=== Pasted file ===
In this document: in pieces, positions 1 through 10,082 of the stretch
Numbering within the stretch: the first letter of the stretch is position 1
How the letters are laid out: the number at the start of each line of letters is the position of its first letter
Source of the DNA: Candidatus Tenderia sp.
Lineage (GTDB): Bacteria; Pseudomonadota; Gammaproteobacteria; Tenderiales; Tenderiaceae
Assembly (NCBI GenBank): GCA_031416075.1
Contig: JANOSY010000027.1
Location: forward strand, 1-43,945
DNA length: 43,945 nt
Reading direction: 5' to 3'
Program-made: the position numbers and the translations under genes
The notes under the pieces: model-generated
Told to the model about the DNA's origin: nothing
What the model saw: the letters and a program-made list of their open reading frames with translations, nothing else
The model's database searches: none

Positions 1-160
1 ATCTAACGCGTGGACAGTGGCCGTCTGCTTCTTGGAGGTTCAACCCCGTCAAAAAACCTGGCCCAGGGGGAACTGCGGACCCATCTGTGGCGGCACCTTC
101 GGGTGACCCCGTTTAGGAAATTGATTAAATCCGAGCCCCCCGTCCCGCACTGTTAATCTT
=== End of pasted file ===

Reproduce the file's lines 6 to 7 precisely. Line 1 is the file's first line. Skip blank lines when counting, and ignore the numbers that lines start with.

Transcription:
Assembly (NCBI GenBank): GCA_031416075.1
Contig: JANOSY010000027.1